Off the shelf "charger" as power supply (no battery)

Thread Starter


Joined Jul 18, 2022
Hi all,
I am not charging a battery. I have a circuit that I would like to power with a 12.6VDC power supply (wall wart), not 12.0V. (why I want that is not germane to this question). My current draw will be in the 100 - 250 mA range. Although many 12VDC wall warts are readily available, the 12.6V variety that I can find are all listed as "chargers" (for example: ). They support Li-ion charging phases with an LED indicating:
No-load status LED is green; Charging, the first phase of constant current charging, LED indicator is red. Charge to the rated voltage into the second phase of constant voltage charging, the current slowly decreases. When the battery power reaches 90-95%, LED lights turn green. At this point the charger will continue to charge with a small current until it is full.
I don't know what circuitry is typically in these to provide that functionality. My question is: Can this be used simply as a constant voltage power supply (no battery) if my load condition stays in the 10% to 25% of the rated capacity of the "charger"? Are there drawbacks to this relative to a standard power adapter? Might I have start up issues? Are things like ripple worse (or better?) with the charging variety? TIA!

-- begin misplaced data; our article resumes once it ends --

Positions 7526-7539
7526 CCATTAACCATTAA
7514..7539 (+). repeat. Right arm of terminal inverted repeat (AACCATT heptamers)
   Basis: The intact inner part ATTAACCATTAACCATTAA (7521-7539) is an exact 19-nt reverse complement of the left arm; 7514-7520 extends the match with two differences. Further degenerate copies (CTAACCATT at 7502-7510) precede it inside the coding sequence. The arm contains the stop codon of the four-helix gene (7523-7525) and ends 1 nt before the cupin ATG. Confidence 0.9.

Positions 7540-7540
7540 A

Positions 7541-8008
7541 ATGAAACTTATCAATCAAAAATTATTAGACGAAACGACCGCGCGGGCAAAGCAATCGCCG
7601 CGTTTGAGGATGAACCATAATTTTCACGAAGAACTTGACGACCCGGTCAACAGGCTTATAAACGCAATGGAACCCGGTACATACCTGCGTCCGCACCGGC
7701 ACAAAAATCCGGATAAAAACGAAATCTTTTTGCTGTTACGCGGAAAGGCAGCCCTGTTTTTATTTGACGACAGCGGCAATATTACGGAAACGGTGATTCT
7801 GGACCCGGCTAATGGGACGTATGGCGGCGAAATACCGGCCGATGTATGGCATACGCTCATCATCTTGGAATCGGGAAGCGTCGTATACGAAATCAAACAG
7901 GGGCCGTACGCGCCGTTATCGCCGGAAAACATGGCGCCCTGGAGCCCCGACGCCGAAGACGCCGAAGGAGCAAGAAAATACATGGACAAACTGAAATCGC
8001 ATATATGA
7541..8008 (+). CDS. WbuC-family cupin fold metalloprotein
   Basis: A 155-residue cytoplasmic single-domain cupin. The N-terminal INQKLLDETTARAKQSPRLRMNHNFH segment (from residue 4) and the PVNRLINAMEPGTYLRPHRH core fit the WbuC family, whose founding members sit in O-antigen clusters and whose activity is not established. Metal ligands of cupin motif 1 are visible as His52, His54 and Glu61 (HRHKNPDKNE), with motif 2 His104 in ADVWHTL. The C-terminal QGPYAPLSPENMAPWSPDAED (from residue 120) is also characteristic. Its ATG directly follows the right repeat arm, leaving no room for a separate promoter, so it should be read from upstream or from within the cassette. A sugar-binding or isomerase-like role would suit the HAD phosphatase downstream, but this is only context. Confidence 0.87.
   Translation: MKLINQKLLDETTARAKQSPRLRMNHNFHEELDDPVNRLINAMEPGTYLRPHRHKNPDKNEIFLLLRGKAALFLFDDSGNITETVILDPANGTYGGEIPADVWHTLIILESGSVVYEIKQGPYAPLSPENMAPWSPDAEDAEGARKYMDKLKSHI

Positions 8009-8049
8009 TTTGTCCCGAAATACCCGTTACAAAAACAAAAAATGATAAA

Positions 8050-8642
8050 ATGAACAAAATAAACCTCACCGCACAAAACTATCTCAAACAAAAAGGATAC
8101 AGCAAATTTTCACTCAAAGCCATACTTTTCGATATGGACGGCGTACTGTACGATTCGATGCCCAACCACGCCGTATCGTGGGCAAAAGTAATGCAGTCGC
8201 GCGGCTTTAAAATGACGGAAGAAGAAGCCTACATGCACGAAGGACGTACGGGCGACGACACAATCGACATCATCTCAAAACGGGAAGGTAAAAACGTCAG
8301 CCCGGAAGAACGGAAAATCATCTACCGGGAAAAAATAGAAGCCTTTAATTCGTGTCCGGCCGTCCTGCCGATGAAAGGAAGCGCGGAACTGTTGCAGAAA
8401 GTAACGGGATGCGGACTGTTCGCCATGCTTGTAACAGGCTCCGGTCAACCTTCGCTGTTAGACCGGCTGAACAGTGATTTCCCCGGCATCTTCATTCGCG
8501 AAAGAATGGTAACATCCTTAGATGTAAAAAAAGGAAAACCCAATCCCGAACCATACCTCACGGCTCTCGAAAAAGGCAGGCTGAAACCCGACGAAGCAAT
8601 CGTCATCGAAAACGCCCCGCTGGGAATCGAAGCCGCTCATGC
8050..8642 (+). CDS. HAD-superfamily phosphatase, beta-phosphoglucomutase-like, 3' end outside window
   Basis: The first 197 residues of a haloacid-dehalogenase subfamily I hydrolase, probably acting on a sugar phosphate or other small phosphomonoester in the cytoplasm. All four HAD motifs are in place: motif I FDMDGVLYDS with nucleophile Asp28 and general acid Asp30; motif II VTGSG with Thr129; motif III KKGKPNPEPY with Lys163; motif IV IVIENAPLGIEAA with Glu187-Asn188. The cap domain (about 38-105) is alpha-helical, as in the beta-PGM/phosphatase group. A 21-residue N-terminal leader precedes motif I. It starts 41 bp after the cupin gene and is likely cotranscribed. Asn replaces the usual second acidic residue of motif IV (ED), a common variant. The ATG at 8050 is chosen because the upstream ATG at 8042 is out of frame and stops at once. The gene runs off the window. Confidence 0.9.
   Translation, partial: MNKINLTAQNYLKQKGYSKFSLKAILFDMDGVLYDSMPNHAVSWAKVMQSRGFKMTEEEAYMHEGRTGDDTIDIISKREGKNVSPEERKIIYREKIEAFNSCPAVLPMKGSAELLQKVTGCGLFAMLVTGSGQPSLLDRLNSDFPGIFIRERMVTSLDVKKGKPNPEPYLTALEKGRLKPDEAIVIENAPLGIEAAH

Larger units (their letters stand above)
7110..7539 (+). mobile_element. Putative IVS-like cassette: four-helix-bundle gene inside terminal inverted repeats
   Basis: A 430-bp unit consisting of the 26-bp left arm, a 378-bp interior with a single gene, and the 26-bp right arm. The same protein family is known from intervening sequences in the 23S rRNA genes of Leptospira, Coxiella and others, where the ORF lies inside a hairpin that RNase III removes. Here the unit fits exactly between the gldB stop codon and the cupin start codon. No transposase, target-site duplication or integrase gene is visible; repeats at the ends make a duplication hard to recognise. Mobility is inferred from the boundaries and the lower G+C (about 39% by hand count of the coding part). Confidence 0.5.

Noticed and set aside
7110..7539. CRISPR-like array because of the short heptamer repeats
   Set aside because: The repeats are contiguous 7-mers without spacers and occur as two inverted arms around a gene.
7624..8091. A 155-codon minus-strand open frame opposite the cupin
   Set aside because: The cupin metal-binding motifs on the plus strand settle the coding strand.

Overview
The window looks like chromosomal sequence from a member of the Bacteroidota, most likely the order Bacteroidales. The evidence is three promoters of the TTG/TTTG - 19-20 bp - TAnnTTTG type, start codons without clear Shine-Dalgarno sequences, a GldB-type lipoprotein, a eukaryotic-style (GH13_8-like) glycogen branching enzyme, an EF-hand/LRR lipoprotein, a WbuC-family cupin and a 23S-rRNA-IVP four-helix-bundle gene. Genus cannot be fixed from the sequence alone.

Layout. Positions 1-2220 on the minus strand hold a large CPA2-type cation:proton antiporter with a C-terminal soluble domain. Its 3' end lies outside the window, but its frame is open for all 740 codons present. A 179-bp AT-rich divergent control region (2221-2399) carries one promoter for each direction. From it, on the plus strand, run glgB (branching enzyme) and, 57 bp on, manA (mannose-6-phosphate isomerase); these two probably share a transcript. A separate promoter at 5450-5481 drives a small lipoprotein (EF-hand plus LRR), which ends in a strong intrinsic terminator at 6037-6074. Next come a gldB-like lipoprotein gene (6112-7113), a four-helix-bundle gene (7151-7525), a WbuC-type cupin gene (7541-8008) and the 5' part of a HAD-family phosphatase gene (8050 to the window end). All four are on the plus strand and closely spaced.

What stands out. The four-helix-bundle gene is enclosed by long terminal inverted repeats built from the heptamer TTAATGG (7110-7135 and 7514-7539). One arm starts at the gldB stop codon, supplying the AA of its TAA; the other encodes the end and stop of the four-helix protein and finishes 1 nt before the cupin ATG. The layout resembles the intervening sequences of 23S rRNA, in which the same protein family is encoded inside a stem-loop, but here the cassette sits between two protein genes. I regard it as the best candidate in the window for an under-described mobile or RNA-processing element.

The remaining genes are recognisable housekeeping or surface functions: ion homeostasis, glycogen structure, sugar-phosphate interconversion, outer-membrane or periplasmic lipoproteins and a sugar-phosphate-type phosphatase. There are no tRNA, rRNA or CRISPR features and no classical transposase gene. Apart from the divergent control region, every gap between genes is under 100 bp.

Joined Jan 31, 2022
Does it need to be a wall wart? Enclosed power supplies like the Meanwell RS-15-12 for example usually have adjustable outputs. That particular model is adjustable up to 13.2V. Just fit one inside a suitable enclosure with a mains lead and you're done.

There are also desktop-style power supplies with variable outputs, not quite a wall wart, but a fully enclosed and insulated supply none-the-less. eBay item number 385016612848 is an example of these.


Joined Aug 31, 2022
Although many 12VDC wall warts are readily available, the 12.6V variety that I can find are all listed as "chargers"
My experience with such power supplies is that the stated voltage varies sginificantly with load so if your current demand is low the voltage may be higher. I'd recommend a similar inexpensive supply with a higher nominal voltage, say 15VDC and use an LM317 linear voltage regulator which, with two resistors will give you a clean 12.6V output reasonably immune to current demand.


Joined Jan 15, 2015
I have a Mean Well sitting hear. Adjustable from 11.5 to 13.7 VDC. Current is 1.67 Amps and their cost is between $15 USD and $20 USD. They can be had on Amazon or any of dozens vendors.



Joined Jun 5, 2013
The described charger cannot be used as a constant voltage supply. The first thing it will do is check the voltage of the battery it is expecting and likely shut down if it does not see one.